A well-meaning but deeply flawed account of the aftermath of rape.
Beez and Ani start dating and eventually having sex in a joyful, caring and mutually respectful relationship. Then Ani goes to a party without Beez, and the next day, Ani’s friend Kate calls Beez from the hospital. In a believably confusing incident, Ani has been raped by multiple boys, and, in a final act of hostility, the perpetrators “left a lighter inside of her.” (The gruesome specifics of this act are left, uncomfortably, to readers’ imaginations.) Ani and Beez are both understandably overwhelmed and confused after the incident, but readers are given few tools with which to make sense of their feelings or behavior. A largely ineffectual counselor offers buzzword-laden suggestions, but the book never expands on the meanings of terms like “empower” or “victim-blaming.” The narrative never challenges Beez’s refusal to let Ani break up with him nor his attempt to heal her sexually by focusing on her body without regard to her stated wishes. Worst, an incident in which Beez finds Ani in a compromising position with a teacher is presented as evidence of Ani’s dysfunction rather than a teacher violating a student.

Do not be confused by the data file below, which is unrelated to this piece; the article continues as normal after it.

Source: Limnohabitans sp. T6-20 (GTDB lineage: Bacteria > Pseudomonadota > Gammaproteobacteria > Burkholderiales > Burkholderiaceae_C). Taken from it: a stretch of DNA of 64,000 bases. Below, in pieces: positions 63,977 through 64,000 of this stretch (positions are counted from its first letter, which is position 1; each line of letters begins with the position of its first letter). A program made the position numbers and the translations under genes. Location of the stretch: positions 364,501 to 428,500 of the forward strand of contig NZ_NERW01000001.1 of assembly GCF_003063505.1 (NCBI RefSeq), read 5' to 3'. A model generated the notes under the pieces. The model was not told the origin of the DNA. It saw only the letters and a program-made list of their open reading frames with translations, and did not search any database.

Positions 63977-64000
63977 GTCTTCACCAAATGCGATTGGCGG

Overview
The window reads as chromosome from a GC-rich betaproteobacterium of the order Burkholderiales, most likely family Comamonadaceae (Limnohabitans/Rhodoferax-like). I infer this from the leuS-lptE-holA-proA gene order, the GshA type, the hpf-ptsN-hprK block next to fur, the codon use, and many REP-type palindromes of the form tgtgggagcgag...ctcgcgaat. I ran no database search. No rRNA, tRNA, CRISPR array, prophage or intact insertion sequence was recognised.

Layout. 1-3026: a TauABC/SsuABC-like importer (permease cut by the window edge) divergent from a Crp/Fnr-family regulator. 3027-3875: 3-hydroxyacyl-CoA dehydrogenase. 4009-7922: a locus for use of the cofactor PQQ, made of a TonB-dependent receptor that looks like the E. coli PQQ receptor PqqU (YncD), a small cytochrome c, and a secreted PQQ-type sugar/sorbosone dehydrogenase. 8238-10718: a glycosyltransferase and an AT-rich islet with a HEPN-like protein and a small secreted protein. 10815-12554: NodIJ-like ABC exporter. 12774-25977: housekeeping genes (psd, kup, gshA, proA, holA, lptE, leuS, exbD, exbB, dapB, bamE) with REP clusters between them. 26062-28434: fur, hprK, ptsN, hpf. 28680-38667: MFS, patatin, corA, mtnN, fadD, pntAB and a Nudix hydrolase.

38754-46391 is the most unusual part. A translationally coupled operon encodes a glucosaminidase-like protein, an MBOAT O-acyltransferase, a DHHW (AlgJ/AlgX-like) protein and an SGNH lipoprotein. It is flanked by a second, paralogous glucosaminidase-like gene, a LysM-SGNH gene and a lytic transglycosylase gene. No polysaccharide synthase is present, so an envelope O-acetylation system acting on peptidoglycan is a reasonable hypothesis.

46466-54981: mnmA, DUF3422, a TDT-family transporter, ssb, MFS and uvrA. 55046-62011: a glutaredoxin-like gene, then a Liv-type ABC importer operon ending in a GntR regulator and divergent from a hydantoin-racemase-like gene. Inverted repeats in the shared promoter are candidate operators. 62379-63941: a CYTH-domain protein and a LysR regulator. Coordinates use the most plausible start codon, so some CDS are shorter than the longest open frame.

An issue this sensitive should be presented with far greater care. (Fiction. 14-18)